Animal experimentation remains a prevalent practice, but advancements in human induced pluripotent stem cell (iPSC) technology offer hope for the liberation of laboratory animals in the future. The renal proximal tubules play a crucial role in the kidneys’ ability to reabsorb vital substances, such as albumin, into the bloodstream before their conversion to urine.
To conduct accurate testing and other applications, researchers have sought a quantitative evaluation system that simulates the function of these tubules. Previous methods relied on animal experiments and cultures to assess epithelial cells, but a team of researchers from Kyoto University has now developed a model microchip utilizing human iPSCs to measure the transport capacity of membrane proteins. This breakthrough could potentially provide relief for test animals. The research paper titled “Cells sorted off hiPSC-derived kidney organoids coupled with immortalized cells reliably model the proximal tubule” was published in Communications Biology.
Lead author Ramin Banan Sadeghian from Kyoto University’s Graduate School of Engineering explains, “We focused on the fact that human iPSC-derived organoids contain highly functional cells whose functions are enhanced when cultured on a microfluidic device.”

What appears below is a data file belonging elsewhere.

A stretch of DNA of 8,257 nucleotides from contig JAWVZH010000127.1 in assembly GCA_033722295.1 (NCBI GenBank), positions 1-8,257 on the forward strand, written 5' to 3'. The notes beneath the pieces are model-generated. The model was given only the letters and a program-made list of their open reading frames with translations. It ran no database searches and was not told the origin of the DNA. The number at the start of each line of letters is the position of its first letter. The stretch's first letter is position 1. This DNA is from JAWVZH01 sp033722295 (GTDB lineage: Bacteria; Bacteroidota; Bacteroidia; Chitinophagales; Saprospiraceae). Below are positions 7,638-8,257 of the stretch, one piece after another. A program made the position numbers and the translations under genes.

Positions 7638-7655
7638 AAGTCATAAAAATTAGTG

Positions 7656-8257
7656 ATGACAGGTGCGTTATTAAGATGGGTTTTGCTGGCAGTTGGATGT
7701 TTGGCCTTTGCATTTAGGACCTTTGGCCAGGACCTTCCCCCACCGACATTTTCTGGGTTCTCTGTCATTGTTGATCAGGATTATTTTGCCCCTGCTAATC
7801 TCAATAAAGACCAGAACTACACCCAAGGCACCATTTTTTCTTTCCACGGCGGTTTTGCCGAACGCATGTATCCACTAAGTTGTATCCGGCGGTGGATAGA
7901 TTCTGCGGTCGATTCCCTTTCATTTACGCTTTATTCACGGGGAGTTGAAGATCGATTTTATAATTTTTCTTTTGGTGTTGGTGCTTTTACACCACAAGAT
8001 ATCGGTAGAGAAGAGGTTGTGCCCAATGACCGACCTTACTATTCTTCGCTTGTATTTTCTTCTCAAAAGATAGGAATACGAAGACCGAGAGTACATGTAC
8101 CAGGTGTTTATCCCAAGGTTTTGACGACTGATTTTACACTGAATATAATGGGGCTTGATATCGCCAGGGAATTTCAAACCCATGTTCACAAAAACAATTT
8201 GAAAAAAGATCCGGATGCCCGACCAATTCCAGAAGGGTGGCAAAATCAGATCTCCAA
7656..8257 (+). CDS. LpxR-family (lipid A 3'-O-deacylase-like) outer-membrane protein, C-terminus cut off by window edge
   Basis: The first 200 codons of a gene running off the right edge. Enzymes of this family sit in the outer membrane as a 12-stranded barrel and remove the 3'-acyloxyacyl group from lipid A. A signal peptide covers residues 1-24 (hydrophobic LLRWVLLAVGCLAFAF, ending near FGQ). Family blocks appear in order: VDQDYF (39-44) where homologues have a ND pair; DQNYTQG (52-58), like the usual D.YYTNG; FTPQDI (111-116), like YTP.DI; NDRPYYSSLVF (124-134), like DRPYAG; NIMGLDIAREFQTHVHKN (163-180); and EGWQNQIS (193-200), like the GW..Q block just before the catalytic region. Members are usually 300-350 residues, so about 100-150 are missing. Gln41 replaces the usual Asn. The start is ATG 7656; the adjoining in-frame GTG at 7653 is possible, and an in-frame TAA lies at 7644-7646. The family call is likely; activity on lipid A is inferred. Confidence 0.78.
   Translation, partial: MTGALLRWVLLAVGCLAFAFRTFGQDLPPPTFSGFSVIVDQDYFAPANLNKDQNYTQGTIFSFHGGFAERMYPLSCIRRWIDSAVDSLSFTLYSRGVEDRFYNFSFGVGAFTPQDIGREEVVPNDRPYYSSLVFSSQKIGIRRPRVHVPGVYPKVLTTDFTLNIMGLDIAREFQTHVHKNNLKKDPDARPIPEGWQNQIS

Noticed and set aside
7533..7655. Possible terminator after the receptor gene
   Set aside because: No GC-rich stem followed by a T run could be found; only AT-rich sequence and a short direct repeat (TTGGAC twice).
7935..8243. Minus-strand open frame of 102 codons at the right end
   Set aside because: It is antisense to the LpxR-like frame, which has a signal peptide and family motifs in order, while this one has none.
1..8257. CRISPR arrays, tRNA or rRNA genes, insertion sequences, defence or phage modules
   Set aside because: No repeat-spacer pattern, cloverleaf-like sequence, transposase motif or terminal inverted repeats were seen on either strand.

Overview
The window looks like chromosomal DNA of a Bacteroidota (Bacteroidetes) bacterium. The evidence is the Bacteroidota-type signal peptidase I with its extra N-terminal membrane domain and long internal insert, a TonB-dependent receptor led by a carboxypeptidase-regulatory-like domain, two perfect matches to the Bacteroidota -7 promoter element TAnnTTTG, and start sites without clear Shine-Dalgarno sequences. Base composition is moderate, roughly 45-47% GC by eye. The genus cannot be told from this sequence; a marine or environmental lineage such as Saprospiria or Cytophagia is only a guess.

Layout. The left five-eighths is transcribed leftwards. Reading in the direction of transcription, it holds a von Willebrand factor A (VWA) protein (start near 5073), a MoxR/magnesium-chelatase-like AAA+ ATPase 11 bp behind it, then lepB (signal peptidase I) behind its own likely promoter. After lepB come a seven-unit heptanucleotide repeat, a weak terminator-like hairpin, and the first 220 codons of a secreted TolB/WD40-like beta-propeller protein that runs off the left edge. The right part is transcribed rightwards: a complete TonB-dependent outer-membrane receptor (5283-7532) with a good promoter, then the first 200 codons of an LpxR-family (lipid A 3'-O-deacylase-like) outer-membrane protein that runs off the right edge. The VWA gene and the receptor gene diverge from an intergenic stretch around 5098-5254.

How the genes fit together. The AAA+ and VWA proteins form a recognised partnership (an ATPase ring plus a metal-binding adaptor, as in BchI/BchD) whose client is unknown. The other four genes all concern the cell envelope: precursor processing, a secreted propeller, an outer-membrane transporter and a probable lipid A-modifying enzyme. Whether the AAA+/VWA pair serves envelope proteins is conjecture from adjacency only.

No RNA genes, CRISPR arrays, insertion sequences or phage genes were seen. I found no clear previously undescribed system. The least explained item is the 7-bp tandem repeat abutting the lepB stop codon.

This microphysiological system, known as MPS, aims to replicate the mechanisms of glucose reabsorption and drug excretion in the renal proximal tubules both in vitro and ex vivo, mirroring human epithelial cells.
Toshikazu Araoka from Kyoto University’s Center for iPS Cell Research and Application (CiRA) states, “We found that glucose uptake and transport occur at significantly higher rates through the engineered co-culture tissue than through monocultures.” The team achieved this by utilizing a combination of pluripotent cell-derived and immortalized proximal tubule epithelial cells.
Team leader Minoru Takasato from the RIKEN Center for Frontier Biosciences adds, “Our results also showed that shear stress stimulation of the two cell types increased the transport capacities of the membrane proteins SGLT-2 and P-gp.”
The team, led by Takashi Yokokawa, envisions applying their MPS model as a screening tool for newly developed drugs. This would involve evaluating the transport and nephrotoxicity of various membrane proteins. Additionally, these methods could facilitate patient-specific disease modeling, drug screening, and pathogenesis studies by incorporating stem cells derived from patients into the necessary organoids.
Yokokawa emphasizes, “Our model will enable us to obtain diseased cells that can be co-cultured with existing cell lines to form a homogenous tissue for analysis and treatment purposes.”
Source: Kyoto University